We have discussed this with the ACT Herpetological Association executive and they share FOG’s concerns on the impact of the proposed development on the striped legless lizard.
The National Capital Authority (NCA) recently put a Draft Development Control Plan (DCP) (No. 10/07) relating to block 799 out for public comment. As FOG noted in its comments on the draft DCP, there are some issues relating to the Natural Temperate Grassland (NTG) site adjoining block 799 that are not addressed adequately in the current referral (other than a vague statement that “It may be feasible in designing the development to maintain a landscape buffer along the Wells Station Road frontage, where the grassland habitat quality is highest”).
NTG is listed as an endangered ecological community in the ACT. While this site is very small (and half lies on the other side of Wells Station Road), it is an NTG site in conservation category 3. The Commissioner for Sustainability and the Environment (the CSE) noted in her Report on ACT Lowland Native Grassland Investigation that the site (GU07 in her report) has deteriorated and is threatened by weeds. However, that is no reason to downplay or completely ignore the conservation values of the site.
In the DCP, FOG noted that there would be no vehicle access to the block from the Federal Highway, and that access to the block will be from Wells Station Road only. In other words, access will be through the NTG site. In addition, any development activity on the site will inevitably have a significant impact on the remaining NTG on the nature strip during the construction phase.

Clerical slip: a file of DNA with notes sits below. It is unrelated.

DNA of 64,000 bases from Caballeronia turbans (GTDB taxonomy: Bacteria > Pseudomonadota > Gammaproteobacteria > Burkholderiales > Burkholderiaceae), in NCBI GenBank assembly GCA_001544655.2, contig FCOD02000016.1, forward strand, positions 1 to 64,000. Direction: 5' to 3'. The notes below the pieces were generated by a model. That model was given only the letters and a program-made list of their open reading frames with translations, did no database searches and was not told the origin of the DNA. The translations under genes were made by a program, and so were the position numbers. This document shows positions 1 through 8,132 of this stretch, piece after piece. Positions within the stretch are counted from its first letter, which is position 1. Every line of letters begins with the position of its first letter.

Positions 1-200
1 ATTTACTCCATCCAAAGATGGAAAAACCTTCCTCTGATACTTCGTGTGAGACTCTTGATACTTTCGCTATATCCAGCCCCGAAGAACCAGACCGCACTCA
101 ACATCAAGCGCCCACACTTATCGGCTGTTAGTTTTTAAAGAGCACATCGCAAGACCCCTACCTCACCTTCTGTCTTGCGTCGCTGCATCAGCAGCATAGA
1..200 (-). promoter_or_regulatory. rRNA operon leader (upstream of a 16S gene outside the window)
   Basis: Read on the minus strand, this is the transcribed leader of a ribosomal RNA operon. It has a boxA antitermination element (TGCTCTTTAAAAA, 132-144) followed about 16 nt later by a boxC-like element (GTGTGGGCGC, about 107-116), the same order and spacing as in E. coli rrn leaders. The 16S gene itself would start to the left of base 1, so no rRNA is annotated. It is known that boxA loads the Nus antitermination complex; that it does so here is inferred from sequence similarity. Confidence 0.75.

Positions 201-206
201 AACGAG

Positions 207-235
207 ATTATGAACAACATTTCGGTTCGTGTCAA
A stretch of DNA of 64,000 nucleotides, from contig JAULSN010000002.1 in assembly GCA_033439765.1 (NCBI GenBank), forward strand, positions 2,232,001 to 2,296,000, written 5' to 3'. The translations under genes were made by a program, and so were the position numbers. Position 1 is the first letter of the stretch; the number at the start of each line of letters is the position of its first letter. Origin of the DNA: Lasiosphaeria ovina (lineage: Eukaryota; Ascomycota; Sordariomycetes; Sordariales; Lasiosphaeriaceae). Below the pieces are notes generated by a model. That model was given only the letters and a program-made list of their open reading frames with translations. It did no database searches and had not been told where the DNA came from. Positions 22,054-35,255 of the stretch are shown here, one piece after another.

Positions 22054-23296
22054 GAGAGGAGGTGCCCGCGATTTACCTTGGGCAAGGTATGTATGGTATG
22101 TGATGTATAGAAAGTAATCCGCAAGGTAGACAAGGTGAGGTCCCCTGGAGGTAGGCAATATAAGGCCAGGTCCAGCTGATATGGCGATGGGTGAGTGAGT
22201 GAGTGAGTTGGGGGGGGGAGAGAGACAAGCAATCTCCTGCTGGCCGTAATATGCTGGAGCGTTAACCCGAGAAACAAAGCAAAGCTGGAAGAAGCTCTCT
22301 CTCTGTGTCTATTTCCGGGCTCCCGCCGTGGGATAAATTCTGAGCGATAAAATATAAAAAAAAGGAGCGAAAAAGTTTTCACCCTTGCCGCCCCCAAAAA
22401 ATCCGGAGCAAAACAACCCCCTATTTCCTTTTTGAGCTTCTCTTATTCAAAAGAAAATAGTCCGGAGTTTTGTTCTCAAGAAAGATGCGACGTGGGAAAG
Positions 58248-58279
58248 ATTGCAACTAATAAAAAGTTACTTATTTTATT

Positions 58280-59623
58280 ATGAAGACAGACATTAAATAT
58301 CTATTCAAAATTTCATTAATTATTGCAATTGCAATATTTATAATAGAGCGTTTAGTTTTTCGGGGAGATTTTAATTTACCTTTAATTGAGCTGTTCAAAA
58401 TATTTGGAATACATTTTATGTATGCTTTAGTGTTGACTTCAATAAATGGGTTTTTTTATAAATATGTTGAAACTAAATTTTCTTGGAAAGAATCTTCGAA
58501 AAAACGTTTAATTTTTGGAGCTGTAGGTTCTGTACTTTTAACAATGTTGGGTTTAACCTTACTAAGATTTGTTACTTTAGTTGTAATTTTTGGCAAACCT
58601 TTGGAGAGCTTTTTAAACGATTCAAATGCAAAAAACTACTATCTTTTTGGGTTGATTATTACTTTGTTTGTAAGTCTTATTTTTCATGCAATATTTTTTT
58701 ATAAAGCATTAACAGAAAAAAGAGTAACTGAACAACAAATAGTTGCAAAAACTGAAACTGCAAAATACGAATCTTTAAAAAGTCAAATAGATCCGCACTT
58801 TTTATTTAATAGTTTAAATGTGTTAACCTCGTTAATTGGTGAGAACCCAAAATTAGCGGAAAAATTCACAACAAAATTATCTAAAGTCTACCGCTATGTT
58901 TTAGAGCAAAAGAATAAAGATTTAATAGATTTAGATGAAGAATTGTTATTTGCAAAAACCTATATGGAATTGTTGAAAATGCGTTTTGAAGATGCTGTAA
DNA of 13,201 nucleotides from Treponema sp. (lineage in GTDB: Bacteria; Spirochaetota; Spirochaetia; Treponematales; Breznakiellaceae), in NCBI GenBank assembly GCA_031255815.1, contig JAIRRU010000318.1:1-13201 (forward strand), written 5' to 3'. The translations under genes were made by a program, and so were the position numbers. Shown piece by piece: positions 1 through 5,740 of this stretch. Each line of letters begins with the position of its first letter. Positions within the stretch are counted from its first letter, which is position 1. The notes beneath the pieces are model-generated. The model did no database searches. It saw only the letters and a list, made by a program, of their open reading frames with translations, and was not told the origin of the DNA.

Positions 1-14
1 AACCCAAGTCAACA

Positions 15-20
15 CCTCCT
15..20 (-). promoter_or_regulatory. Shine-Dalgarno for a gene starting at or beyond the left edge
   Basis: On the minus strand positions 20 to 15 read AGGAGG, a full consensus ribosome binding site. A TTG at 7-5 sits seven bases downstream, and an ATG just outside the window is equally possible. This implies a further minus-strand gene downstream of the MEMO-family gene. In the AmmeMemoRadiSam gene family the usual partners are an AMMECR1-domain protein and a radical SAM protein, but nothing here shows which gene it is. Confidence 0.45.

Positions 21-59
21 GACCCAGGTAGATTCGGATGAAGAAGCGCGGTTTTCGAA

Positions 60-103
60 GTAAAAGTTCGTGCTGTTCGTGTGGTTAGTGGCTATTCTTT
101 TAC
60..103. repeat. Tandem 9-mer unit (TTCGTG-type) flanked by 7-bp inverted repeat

To date the site appears to have been allowed to deteriorate due to a lack of management (the CSE reports that there is no management plan for the site), to the point where its conservation values are at risk. Now it is being completely ignored (again), both in the NCA’s DCP and in the current referral. FOG’s view is that the potential impact of any development in this area on the NTG site needs to be included in the development proposal, and a conscious decision about the site’s long term viability and future be made.
If a decision is made to develop this area (with consequential destruction of the NTG site GU07), then this needs to be acknowledged and suitable environmental offsets need to be provided elsewhere in the Gungahlin/Belconnen area. Again, such offsets should be in place before any development of block 799 commences.
FOG is a community group dedicated to the conservation of natural temperate grassy ecosystems in south-eastern Australia. FOG advocates, educates and advises on matters to do with the conservation of grassy ecosystems, and carries out surveys and other on-ground work. FOG is based in Canberra and its more than 200 members include professional scientists, landowners, land managers and interested members of the public.
9 December 2010